Why do I fast? I don’t know. (Short answer.)

(Long answer.)

1. It’s a communal act. I was born into a commune, okay? I like it. Give me a break. I couldn’t do it on my own, without some support system. I couldn’t say, “this year I’m going to give up X, Y and Z” and actually stick to it, all on my own. I’m all for thinking for yourself and being an individual, etc. etc. But there’s something pleasantly childlike about going along with everyone else. Doing as we’ve been told to do for centuries. Not that the act of fasting shouldn’t be examined – but it’s not a logical decision, really. The whole idea of faith isn’t terribly logical. The Resurrection is outside the bounds of day-to-day life. A link between this world and the next. Which is maybe the point of the fast? To change our daily lives?

2. I have a confession. Well, two.

a. It look me a long time to accept fasting. When I was a kid, and my whole family still went to church, we did the no meat thing. I couldn’t imagine giving up dairy. Neither, apparently, could my mom – at least with three children. I don’t remember so much having a problem with not eating meat – it was the substitutions that made it truly horrific. Particularly memorable was the spaghetti with tofu instead of meat in the sauce. (I’ll let you contemplate that for a second. Horrific, eh?) I gradually took out dairy and eggs – first following the rule of “if you can’t see it, it’s not there.” The rule is very convenient if you want to eat breads, muffins, etc. You cut out overtly dairy items like slices of cheese and ice cream, but you can still have that cookie. Not bad, huh?

Then there was the phase of extremity, where I could be found examining labels in the grocery store until my eyes hurt. “This has milk proteins – we need to find something else.” Um, yeah. I’ve backed off a bit. I’m going to go have St. Patrick’s Day dinner with the cousins (as long as you save some for when I get off work, please?) and not worry about it. I’m not going to stand there and agonize over whether I should just eat the potatoes or have some of the meat, too.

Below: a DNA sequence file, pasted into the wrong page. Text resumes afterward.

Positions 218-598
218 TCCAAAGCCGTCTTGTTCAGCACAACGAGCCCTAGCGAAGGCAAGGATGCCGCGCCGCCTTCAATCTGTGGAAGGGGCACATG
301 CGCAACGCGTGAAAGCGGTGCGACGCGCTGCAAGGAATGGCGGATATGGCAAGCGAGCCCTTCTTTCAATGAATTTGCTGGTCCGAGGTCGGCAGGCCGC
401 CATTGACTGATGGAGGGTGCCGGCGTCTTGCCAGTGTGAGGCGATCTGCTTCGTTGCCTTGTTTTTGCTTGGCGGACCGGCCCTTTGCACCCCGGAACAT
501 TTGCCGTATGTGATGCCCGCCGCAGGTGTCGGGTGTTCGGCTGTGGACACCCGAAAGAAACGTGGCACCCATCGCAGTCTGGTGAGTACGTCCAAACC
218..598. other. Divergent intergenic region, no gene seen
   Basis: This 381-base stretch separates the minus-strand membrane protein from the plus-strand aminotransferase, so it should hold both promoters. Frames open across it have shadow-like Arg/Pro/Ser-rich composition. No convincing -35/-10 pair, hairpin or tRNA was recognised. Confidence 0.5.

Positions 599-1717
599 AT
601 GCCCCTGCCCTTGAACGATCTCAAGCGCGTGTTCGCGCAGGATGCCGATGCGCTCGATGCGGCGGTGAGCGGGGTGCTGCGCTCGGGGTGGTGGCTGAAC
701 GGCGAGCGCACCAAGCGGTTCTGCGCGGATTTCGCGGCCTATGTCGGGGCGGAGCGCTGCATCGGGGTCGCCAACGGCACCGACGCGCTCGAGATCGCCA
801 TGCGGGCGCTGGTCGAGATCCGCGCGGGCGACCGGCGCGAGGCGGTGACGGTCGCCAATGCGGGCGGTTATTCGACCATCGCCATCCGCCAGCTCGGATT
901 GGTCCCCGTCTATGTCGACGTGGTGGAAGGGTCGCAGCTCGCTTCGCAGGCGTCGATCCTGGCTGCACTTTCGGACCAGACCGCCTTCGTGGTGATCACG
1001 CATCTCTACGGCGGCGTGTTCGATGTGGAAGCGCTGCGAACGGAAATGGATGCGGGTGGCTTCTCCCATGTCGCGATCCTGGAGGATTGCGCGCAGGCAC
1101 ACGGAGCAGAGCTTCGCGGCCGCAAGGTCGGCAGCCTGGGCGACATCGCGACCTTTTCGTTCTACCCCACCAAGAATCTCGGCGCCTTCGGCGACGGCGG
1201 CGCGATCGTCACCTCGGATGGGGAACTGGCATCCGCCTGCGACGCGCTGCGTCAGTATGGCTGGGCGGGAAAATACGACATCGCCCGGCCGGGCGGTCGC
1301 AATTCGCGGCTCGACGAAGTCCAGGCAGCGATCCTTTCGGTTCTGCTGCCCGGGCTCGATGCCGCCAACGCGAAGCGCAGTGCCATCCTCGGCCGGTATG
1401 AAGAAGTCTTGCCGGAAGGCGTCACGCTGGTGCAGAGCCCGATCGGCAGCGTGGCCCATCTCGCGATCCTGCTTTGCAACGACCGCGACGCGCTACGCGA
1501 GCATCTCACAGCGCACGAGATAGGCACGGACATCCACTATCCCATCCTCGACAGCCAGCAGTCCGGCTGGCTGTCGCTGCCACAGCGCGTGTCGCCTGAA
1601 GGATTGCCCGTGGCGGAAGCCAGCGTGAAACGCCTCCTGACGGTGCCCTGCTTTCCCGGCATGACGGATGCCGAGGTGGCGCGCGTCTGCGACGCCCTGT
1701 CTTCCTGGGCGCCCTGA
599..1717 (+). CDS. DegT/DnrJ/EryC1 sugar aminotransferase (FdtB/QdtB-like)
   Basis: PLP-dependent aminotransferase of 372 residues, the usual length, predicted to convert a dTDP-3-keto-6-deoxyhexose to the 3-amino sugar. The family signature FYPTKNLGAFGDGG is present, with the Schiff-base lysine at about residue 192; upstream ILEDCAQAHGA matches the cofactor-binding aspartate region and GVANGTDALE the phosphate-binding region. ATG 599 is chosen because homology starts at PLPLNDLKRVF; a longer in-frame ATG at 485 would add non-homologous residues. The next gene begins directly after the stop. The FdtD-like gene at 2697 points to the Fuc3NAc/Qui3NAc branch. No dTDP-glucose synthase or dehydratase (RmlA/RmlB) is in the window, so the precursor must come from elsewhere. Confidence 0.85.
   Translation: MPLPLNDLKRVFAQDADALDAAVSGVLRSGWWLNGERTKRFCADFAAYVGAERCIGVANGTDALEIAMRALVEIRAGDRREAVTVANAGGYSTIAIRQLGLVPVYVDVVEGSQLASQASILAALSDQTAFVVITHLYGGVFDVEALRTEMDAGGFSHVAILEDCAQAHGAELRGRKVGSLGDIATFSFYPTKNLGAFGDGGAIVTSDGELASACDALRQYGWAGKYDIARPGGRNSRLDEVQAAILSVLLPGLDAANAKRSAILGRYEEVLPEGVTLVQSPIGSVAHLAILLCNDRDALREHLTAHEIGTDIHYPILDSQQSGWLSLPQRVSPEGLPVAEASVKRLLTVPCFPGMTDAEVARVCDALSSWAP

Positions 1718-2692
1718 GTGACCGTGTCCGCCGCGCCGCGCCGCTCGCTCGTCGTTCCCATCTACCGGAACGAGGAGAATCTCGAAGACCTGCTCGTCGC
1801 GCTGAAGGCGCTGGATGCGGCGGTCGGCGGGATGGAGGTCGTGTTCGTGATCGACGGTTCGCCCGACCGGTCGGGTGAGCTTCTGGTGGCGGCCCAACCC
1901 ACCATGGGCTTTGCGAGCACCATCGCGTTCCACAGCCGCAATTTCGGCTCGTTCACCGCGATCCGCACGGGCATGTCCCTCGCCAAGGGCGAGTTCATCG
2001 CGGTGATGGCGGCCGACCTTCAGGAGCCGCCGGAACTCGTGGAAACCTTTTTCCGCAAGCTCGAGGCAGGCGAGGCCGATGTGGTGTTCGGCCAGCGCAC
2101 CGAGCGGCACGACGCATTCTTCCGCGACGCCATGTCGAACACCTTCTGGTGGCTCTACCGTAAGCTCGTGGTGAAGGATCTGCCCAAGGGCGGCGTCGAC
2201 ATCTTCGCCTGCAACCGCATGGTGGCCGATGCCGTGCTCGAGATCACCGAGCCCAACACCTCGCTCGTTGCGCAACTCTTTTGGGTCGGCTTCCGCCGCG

b. The other confession is this – and hoo boy is this one tricky to suppress – sometimes I feel a nasty sense of superiority, especially over Catholics. I’d like to blame it on seven years of Catholic school, if I may. As a middle schooler, I found this particularly mind-boggling – they picked what they wanted to fast from. Things like soda, or watching TV, or sweets (although, I would be a miserable wreck if I had to fast from sweets. I’ll just throw that out there.) It seemed to childish. And the whole fish Fridays thing? Please. During Lent, the fish/wine/oil days shine like a beacons of deliciousness.

It’s always made me laugh: Catholics + fish = suffering. Orthodox + fish = rejoicing.

Anyway, I really hate that feeling of false superiority. Because it’s not about what you eat or don’t eat or whose church is better. Obviously. But the whole Catholic school experience did put me on the defensive. Hard to shake, maybe like that Catholic guilt thing.

3. It’s part of the whole experience of Lent. It’s all tied together. It’s like a whole food. Process it and you lose some of the nutrients. You can’t digest it as well. Maybe it gives you cancer, we’re not really sure yet since the studies are inconclusive, but don’t risk it, okay?

4. I like having a time of the year that’s different and set aside and all that. It’s referred to as “the sea of the fast” a lot and I like that mental image – a little ship, sort of Dawn Treader sized, in a stormy sea. Maybe your supplies are running low and sometimes you just want to get off, but the other shore is a whole lot better than the one you just left and the only way to get there is to keep sailing.

5. It’s about food. Food seems to always be crucial in the religious experience. Is there any religion that doesn’t involve food, somehow? I doubt it. I love food. I love cooking, and the social experience, and eating, and all of it. And it changes the whole experience when you’re limited in diet. Eating to live, rather than living to eat. And each year is such a different experience.

My head is still all wonky and snot-filled, so this ranks “low” on the Articulate Scale. And is by no means thorough. And is likely slightly self-righteous and, um, boring. Whatever.

Also, yesterday was the Sunday of Orthodoxy on which we celebrate the triumph over the iconoclasts and all that stuff. I celebrated by staying home sick, but that’s just me. There’s a bit I always love at the end, after we process with our icons (at the Greek church, if we’re feeling social) and shout out things like, “this is the faith of our fathers! This is the faith of the Orthodox!” Which, you know, cracks me up. Because hardly is this the faith of my fathers. My parents don’t even come to church, so it’s only marginally the faith of my father, let alone all those generations. But somehow that makes me like shouting it even more.

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